“Natural” Leads 2013 Banned Food-Word List
As New Year resolvers restock pantries, “natural,” “made with,” and “whole grains” have made the Leanwashing Index’s 2013 list of food marketing words that should be banished to the land of advertising malarkey. The list is inspired by the appearance of “superfood” on Lake Superior State University’s 38th annual List of Words to be Banished.
The Top 5 Leanwashing Terms of the Year all appeared in ads posted by consumers in 2012 on LeanwashingIndex.com, a free consumer-driven educational tool that allows people to post and rate food advertising. The Leanwashing Index calls on food marketers everywhere to immediately cease using the following terms:
Natural: The word that has no nutritional or legal definition yet appears on millions of packages, including sugar-laden sodas. Ignore it.
Made With: Food products can advertise they are “made with” liquid from the fountain of youth, even if fountain of youth juice makes up less than 1 percent of the final product. Ignore “made with” unless you are willing to read the entire ingredients label to make sure the product's not also “made with” tons of sugar and unpronounceable chemicals.
Whole Grains: Unless “whole grains” is preceded by "100 percent", watch out. Tiny traces of grains may have prompted the claim, and it’s especially tricky when paired with the other banished phrase, “made with.”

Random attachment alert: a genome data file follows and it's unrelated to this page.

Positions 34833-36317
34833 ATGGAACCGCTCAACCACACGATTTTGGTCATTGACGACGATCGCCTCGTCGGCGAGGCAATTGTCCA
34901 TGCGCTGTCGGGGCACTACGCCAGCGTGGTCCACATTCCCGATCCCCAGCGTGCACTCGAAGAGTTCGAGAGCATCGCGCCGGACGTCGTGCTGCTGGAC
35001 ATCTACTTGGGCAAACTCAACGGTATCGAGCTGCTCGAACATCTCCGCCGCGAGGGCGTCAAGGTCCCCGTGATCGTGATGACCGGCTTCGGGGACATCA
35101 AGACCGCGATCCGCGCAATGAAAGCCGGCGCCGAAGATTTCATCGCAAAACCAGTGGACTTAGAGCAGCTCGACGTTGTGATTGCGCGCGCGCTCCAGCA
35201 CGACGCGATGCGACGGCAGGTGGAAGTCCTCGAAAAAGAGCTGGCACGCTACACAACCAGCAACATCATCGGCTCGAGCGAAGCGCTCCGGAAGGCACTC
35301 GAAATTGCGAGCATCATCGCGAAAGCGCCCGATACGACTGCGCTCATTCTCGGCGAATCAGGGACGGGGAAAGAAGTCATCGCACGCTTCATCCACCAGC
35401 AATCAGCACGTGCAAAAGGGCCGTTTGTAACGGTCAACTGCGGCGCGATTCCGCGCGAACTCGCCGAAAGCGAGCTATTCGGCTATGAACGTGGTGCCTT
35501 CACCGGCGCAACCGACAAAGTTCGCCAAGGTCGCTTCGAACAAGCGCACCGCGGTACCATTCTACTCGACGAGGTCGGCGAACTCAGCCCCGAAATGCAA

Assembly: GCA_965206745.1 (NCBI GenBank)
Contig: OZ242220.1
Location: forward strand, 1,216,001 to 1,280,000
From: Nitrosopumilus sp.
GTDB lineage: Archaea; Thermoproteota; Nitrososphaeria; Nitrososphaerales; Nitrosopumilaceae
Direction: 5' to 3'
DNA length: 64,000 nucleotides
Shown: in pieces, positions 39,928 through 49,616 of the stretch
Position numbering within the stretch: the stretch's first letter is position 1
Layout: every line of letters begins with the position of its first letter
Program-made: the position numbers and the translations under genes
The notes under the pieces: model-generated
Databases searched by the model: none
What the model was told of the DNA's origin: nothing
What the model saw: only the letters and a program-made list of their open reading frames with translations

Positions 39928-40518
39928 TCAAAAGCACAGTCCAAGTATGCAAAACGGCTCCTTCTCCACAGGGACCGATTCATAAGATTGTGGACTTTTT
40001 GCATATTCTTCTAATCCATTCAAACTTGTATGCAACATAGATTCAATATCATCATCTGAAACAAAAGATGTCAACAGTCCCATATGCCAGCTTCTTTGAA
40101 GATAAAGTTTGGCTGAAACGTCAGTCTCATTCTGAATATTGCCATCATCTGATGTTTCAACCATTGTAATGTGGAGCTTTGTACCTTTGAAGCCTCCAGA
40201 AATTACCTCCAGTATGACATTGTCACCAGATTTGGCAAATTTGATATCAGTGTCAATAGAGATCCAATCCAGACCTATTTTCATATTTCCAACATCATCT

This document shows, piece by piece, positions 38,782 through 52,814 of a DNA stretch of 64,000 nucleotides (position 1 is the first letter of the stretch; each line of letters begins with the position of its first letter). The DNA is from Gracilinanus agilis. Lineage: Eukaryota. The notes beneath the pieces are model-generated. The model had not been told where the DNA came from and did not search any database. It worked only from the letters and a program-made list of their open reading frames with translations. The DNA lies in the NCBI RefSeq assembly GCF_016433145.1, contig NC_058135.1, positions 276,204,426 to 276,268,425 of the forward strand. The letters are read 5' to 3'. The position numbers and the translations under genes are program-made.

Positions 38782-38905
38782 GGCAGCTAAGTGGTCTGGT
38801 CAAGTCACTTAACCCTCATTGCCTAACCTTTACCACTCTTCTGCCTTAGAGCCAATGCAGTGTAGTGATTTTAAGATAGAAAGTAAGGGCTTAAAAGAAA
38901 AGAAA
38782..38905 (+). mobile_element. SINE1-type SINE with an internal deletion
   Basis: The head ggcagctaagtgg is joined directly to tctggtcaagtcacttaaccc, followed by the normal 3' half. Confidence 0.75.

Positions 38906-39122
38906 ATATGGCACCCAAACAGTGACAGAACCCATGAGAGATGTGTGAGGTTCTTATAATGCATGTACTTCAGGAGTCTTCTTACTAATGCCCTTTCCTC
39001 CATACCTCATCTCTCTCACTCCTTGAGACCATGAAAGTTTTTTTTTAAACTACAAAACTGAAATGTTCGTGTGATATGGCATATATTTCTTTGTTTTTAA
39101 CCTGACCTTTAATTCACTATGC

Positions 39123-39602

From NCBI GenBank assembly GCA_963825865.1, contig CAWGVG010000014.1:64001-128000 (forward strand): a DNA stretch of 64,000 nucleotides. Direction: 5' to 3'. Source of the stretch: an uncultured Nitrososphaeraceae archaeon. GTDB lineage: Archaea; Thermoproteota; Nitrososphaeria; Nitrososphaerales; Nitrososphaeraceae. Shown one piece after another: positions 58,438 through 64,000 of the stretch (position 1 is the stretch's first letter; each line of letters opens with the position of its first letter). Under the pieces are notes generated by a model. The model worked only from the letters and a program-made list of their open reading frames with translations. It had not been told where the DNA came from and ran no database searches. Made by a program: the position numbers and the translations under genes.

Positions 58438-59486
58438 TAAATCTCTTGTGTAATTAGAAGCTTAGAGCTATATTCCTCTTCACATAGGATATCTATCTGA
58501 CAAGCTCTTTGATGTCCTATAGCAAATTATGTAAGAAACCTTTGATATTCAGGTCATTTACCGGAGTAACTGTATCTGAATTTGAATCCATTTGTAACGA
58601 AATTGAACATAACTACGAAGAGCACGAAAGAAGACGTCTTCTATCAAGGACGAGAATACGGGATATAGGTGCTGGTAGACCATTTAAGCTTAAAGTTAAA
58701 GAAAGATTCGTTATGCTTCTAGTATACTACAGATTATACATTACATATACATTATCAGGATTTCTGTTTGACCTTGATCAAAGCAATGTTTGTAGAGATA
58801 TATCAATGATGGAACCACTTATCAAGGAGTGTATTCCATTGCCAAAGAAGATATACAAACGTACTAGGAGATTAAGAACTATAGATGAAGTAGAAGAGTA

Light: Consumers must decide if 24 grams of sugar in a yogurt container is really “light.” Don’t let advertisers hypnotize you with this word. Read the nutrition information, read the nutrition information, read the nutrition information.
100 Calorie: Cookies, chips and other processed snacks are marketed in 100-calorie packages, leading consumers to believe what’s inside is a healthy choice. Many of these should be labeled “empty calorie” packages.
“We’re all for smaller portion sizes, but 100-calorie packs of crap are not healthy food,” said Leanwashing Index co-founder Valerie Davis, CEO of EnviroMedia Social Marketing.
EnviroMedia launched the Leanwashing Index in 2012 with input from a panel of advisers representing public health experts, academia and the food marketing industry.
Says Leanwashing Index adviser Dr. Stephen Pont of Dell Children’s Medical Center’s Texas Center for the Prevention and Treatment of Childhood Obesity, “When it comes to ‘natural,’ don’t forget ‘all-natural sugar’ and cane sugar are only marginally more healthy than high-fructose corn syrup. All are added sugars that add empty calories to whatever you, or your kids, are eating.”
To see how consumers have scrutinized and rated real ads,
go to www.LeanwashingIndex.com.